If you hedge your entire holding, you can use leverage as a reference in how large a position you can take. Based on your own expectations and risk, you choose the leverage and stop loss for Mini Futures to the level you want to achieve. For example, if you as an investor believe that a Bear market will only occur as long as the market moves sideways by +-5%, you can take a short position with a stop-loss level of 5%. To determine the position, you could use the amount of capital you want to hedge divided by the leverage of the Mini Futures. In this way, you could reduce the volatility of your portfolio at certain times. What is worth bearing in mind is that the larger the stop loss you seek, the more expensive the hedge will be due to the lower leverage you get.

How do interest rate rises affect exchange rates and how can you hedge?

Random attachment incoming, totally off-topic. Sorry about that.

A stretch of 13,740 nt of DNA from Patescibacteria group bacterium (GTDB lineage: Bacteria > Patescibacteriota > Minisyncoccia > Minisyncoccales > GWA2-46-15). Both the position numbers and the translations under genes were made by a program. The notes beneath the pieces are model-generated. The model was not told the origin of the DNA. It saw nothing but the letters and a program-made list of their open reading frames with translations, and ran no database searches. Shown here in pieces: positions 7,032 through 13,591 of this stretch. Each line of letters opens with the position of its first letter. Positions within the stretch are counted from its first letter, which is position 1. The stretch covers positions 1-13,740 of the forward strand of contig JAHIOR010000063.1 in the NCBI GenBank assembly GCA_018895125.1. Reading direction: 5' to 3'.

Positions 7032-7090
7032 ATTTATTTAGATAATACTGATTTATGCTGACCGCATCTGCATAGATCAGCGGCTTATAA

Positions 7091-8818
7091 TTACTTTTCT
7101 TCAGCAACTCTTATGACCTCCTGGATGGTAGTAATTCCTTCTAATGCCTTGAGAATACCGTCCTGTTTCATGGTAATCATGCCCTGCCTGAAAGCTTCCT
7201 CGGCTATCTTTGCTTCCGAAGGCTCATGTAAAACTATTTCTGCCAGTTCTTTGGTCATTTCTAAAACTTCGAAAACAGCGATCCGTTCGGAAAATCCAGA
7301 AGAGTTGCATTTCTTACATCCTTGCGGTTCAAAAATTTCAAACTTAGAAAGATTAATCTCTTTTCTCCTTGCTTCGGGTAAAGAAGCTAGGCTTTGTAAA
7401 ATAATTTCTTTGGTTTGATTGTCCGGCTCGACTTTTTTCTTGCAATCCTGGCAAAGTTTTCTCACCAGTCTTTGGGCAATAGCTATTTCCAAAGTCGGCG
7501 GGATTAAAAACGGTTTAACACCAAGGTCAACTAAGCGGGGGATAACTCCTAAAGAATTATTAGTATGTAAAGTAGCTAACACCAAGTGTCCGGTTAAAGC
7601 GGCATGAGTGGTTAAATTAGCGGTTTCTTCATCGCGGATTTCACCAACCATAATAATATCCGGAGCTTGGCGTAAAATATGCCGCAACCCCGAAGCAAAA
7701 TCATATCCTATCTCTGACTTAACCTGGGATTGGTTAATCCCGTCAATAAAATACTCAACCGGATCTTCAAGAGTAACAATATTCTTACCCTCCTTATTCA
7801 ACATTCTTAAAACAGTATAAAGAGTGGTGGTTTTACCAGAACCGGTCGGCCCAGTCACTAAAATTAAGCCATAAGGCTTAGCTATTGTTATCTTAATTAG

Interest rates also have a major impact on exchange rates between currencies as investors look to countries where the interest rate market offers the highest returns. When a market offers higher yields, investors move capital to that market. This also affected the USD/SEK and EUR/SEK exchange rates where the Swedish krona has weakened significantly recently. Weaker currencies and fewer investors are affecting both investments and share prices. At the same time, it also makes it more favourable to export but more expensive to import, which could lead to higher inflation. With more movement in exchange rates, the risk of currency losses increases due to contracts where payment is made at a future date in another currency increases, affecting Swedish companies that produce complex products with longer delivery dates. For example, a contract where a Swedish company chose to buy US components a year ago with delivery today has become 20% more expensive simply because of the fluctuation in the exchange rate. This leads to reduced margins. It is of course also possible for you as an individual to hedge your holdings against currency risk such as a weaker or stronger krona. In this way you can increase your exposure to exchange rates or minimise your exposure.